Thursday, September 18, 2014

The house that Tweed built: A symbol of municipal corruption.

The Old New York County Courthouse-"Tweed Courthouse"  ,  located on the north side of City Hall Park, behind City Hall, on Chambers Street, is one of New York’s greatest civic monuments. The Courthouse was built  between 1861 and 1881 and is the costliest public building that had yet been built in the United States. Its construction cost nearly twice as much as the purchase of Alaska in 1867.
Tweed Courthouse is known as the  greatest single thievery project of  'Boss Twed'.  You cannot understand New York without understanding its most corrupt politician -- William 'Boss' Tweed  (1823-1878),     who led a group of corrupt politicians who gained power in the Democratic party in 1863.    Tweed started working at a brush factory, and moved into management after marrying the owner's daughter.
 By the late 1850s Tweed and his associates controlled the group, and in 1863 he was elected Chair of Tammany Hall, the behind-the-scenes group that had make-or-break power over local Democratic Party nominations. "Boss Tweed" was himself appointed a Deputy Street Commissioner, and began putting cronies on the city payroll for doing no work.
Tweed bought several companies which were promptly awarded city contracts. He was elected to the State Senate in 1867, and within months had charmed and cajoled his way to similar near-absolute control over the state's capitol.
It has been estimated that during his reign of corruption, William Magear Tweed, the “Tiger of Tammany,” and his political cronies stole $200 million (the equivalent of about $3.5 billion in today’s money) from the citizens of New York. 

In an era in which all of the land for Central Park cost New York City $5 million, and the elaborate St. Patrick’s Cathedral cost $2 million to build, the Tweed Courthouse wound up costing New York’s taxpayers $12 million (equivalent to about $200 million today). The Tweed courthouse was not completed until 1880, two decades after ground was broken. By then, the courthouse had become a symbol of public corruption. "The whole atmosphere is corrupt," said a reformer from the time. "You look up at its ceilings and find gaudy decorations; you wonder which is the greatest, the vulgarity or the corruptness of the place."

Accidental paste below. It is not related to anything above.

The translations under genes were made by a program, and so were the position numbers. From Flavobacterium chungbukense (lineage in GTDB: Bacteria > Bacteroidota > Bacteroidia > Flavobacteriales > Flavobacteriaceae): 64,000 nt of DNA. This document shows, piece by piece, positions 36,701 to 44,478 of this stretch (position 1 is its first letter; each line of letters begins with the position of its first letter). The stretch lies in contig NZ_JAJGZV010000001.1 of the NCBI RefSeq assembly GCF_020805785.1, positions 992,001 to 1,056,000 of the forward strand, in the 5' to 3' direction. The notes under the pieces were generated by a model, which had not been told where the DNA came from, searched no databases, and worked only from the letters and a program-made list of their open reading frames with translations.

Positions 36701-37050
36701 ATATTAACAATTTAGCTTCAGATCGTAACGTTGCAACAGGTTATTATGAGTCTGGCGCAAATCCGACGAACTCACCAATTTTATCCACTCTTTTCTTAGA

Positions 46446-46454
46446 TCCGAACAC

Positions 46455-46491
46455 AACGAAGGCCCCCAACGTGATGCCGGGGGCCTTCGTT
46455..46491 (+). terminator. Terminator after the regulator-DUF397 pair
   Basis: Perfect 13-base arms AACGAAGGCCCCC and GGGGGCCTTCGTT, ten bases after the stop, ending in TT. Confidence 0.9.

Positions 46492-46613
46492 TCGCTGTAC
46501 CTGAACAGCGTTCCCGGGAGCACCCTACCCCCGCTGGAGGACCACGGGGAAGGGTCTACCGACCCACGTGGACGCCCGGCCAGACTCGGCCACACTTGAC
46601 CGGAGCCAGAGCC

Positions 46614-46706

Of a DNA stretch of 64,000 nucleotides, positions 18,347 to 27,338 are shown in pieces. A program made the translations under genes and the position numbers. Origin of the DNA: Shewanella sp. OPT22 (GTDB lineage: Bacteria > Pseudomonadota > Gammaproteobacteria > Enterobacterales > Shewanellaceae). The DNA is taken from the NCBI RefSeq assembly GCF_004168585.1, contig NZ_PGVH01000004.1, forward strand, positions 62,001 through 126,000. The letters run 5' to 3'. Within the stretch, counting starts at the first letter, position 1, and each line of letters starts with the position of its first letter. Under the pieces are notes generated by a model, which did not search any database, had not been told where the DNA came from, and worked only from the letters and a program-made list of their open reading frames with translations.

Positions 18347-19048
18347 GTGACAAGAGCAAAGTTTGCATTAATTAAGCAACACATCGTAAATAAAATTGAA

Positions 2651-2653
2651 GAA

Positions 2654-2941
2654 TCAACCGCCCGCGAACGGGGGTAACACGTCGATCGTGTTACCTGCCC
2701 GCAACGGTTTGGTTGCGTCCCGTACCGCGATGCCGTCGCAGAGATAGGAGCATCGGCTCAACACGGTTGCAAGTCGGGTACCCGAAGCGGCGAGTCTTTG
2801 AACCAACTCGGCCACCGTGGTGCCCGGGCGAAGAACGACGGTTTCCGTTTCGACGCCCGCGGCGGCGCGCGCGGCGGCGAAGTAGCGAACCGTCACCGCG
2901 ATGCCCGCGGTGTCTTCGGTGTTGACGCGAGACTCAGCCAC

Building bills were wildly inflated in order to provide generous sums for kickbacks. Enough carpet was ordered to cover all of City Hall Park three times, and many of the companies billing for carpeting did not even exist. The final costs for brooms for the courthouse, $250,000, matched the total originally budgeted for the entire building!

The immediate cause of Tweed's downfall was the publication in the New York Times of evidence of wholesale graft revealed by M. J. O'Rourke, a new county bookkeeper. In famously barbed caricatures, Thomas Nast, cartoonist for Harper's Weekly, was one of the few prominent voices to speak against Tweed.

Tweed was tried for felony, but the jury could not reach a verdict. In a second trial he was convicted and given a 12-year prison sentence; this, however, was reduced by a higher court, and he served one year.He was arrested once more on other charges, but escaped from the prison    and   fled to Cuba, then Spain. In Spain   he was recognized from Nast's political cartoons and was turned over to an American warship which delivered him to the authorities. Tweed died in prison two years later.
In his biography of Tweed, Kenneth Ackerman wrote:

"William Tweed had left enormous footprints on his city; he had built as grandly as he’d stolen. His monuments dotted every corner of Manhattan – the new Brooklyn Bridge rising across the East River, the opulent new County Courthouse by City Hall, the widened, paved streets up Broadway and around Central Park. Just as striking were shadows of his huge crimes- the huge debt and ruined credit that would haunt city finances for a generation, the broken lives and shattered trust of former friends. Tweed had defined a grimy reality of American politics, perfecting forms of graft and voting-box abuse mimicked by political bosses for the next century, but never on so grand a scale. His fall had created a new role for a free, skeptical press in the public arena, and his legal persecution had set a tone for political scandals lasting generations."
 
In the spring of 1999 Tweed house was restored.  Archaeologists from Hartgen Archeological Associates, Inc., hired to test for archaeological resources during the restoration,  found 23 intact skeletons, mostly in front of the building and just inches below the sidewalk. 

The restoration  firm carefully removed as much as 18 layers of paint to reveal the original brick walls and cast iron in order to recreate the original paint colors.   The Guide to New York City Landmarks characterizes the building as containing "some of the finest mid-19th century interiors in New York." 
Today the building serves as the headquarters of the Department of Education. Tours of Tweed Courthouse are offered by reservation on select Fridays at 12:00 PM.